Our vibrant, but fragile planet is full of amazing sites - both man-made and natural, ancient and modern - to be explored and discovered.
Sadly, due to a variety of circumstances, many of these sites may not last as long as we hope. We take a look at 10 of these - 5 natural and 5 man-made.
1. The Poles
As global warming becomes ever more apparant, the poles are steadily losing huge amounts of sea ice every year, making it harder and harder for the unique eco systems to survive.
2. The Congo Basin
The Congo Basin is the world's second largest rain forest, with the Amazon obviously taking first place. It is also home to a large variety of rare and exquisite animals like mountain gorillas, okapis and bonobos. Large scale deforestation has not only seen a decrease in life-giving, oxygen producing trees, but has also made it easier for poachers and hunters to gain access to the vulnerable wildlife.
3. Ranthambore in Rajahstan
Although it's quite true that no zoo is complete without a majestic tiger, spotting one in the wild is becoming more and more difficult by the year. From more than 100 000 tigers living in India alone in the early 1900s, their numbers have dropped to below 3200 worldwide. If you have always dreamed of spotting one of these beautiful striped creatures in its natural habitat the Ranthambore nature reserve in India's Rajasthan is your best bet.
4. Madagascar's forests
Due to millenia of isolation on the East Coast of Africa, 80% of Madagascar's fauna and flora is unique to the island. But if nothing is done to protect this living museum, it could all be gone quite soon. The unique forest eco systems are suffering due to logging, subsistance farming and poaching.
5. The Dead Sea
This great mass of water is famous for two things: being the lowest point on earth and, of course, its ability to make humans float like corks on its surface. However, over the past few decades the Dead Sea has been receding by about 3 feet each year due to a large scale siphoning off of water from its neighbours - Israel, Palestine and Jordan.
6. The ruins of the ancient city of Babylon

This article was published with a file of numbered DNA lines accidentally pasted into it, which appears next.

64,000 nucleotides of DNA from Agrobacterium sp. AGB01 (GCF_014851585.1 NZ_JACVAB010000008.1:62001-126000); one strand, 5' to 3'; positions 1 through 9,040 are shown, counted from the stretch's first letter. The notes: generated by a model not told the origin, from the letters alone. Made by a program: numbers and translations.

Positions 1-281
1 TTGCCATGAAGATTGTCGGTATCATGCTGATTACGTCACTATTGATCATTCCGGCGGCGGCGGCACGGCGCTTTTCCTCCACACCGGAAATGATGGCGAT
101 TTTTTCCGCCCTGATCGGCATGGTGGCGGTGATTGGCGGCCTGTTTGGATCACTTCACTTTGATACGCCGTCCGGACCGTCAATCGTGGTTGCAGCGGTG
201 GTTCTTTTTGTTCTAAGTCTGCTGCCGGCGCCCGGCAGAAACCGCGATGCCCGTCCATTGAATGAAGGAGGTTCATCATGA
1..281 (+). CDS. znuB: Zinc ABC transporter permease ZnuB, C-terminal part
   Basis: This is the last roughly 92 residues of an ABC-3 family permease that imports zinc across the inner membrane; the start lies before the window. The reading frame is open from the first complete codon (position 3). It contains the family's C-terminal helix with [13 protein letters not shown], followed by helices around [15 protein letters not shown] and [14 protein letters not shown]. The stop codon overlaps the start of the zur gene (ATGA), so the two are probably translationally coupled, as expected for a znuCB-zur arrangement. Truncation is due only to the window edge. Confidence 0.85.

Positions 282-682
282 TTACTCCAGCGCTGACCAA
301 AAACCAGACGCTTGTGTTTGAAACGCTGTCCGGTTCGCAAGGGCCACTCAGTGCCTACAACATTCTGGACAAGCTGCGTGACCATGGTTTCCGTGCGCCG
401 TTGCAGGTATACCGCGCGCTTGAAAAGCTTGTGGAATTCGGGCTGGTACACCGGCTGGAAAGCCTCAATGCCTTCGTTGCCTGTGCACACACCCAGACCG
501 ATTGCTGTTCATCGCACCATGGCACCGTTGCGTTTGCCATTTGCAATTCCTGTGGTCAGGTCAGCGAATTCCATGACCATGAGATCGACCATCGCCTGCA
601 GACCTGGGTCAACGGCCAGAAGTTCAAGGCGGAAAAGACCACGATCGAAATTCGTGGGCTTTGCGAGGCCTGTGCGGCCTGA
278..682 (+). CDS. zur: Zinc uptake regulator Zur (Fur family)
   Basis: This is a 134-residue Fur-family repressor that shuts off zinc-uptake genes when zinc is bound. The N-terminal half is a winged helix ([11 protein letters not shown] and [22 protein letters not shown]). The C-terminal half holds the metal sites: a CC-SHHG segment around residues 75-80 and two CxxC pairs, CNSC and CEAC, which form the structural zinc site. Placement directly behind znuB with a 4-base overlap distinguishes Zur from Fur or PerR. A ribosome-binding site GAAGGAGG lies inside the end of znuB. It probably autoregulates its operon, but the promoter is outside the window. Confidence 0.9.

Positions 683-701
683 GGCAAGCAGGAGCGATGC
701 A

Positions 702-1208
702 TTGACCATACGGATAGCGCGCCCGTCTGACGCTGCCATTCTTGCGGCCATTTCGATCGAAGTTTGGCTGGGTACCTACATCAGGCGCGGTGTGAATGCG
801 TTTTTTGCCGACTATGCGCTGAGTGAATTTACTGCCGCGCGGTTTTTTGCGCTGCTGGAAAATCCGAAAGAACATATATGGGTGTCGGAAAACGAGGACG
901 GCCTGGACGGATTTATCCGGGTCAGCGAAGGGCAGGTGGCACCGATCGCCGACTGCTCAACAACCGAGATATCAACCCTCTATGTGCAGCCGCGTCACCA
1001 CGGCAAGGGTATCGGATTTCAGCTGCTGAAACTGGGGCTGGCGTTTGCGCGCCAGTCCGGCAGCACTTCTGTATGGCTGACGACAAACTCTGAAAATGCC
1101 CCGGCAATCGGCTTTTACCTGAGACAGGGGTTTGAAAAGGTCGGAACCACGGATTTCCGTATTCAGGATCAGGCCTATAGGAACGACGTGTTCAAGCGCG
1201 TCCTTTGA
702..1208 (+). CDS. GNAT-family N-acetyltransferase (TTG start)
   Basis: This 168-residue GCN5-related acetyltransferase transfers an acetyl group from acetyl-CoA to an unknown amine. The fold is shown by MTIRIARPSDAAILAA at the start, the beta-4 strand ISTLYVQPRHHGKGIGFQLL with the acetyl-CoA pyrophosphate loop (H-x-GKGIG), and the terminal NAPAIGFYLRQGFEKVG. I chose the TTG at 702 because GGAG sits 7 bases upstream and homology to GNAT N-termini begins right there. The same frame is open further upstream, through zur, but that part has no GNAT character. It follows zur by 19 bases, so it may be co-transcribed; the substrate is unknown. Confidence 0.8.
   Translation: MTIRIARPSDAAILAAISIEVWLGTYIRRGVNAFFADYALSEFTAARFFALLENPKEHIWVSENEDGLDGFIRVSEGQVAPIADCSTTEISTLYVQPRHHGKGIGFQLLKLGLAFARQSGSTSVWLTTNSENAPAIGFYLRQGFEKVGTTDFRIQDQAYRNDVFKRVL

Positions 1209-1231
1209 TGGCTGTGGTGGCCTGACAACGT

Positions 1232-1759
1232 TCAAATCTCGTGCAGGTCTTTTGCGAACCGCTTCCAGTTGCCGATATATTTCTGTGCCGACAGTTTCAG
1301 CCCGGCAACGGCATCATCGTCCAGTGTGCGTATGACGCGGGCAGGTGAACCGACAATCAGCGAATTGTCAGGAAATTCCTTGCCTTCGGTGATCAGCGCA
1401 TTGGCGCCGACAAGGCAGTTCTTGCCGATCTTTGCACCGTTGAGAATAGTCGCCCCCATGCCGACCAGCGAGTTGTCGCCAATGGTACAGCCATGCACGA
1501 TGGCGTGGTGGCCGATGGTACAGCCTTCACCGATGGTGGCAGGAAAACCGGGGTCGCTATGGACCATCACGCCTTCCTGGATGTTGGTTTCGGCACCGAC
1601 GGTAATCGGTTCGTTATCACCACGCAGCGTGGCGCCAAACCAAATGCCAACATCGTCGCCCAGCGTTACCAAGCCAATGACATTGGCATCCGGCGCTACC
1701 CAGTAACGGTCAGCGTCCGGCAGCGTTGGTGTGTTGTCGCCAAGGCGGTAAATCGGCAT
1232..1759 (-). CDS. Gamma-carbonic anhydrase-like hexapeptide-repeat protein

Although not much of the ancient splendour of Babylon is left, but for a mound of rubble and a gate, these fascinating ruins are in danger of being erased from the face of the planet entirely. This is mainly due to a the almost constant waging of war in this area as well as large-scale developments that are threatening it.
7. Mexico city
When the Spanish conquistadors started finding their feet and settling in the vast untouched world that is Mexico today, they decided to drain a lake and build a European-style city on its muddy remains. Over the years, the buildings started sinking slowly, but surely, proving the idea to be, well, somewhat flawed. Although it makes for a rather quaint visual effect, the booming population is making matters worryingly worse.
8. The pyramids of Giza
Although many modern travellers have shunned Egypt, especially its famed Pyramids and Sphinx, as an almost overly commercialised destination, it may be a good idea to lay eyes on these magnificent structures before they crumble away. Urban sprawl encroaches on their space, air polution eats away at their ancient stone and sewage from nearby slums weakens the plateau on which they stand.
9. The Taj Mahal
Over the top mausoleum or beautiful tribute to love, the Taj Mahal is one of the most beautiful man-made landmarks that draw visitors to India. The ironic part is that by welcoming 2 to 4 million visitors into its gates on an annual basis, this stunning labour of love faces growing damages every year. It has gotten so bad, that strict visitor limitations have been put in place. Best to visit soonest.
10. Little Green Street in London
So, maybe you've never heard of it, but this tiny street on the outskirts of London is one of the very few intact Georgian streets left in the ever-growing metropolis. As a developer aims to use a nearby piece of land, Little Green Street is in danger of becoming nothing more than an easy thoroughfare for them to use.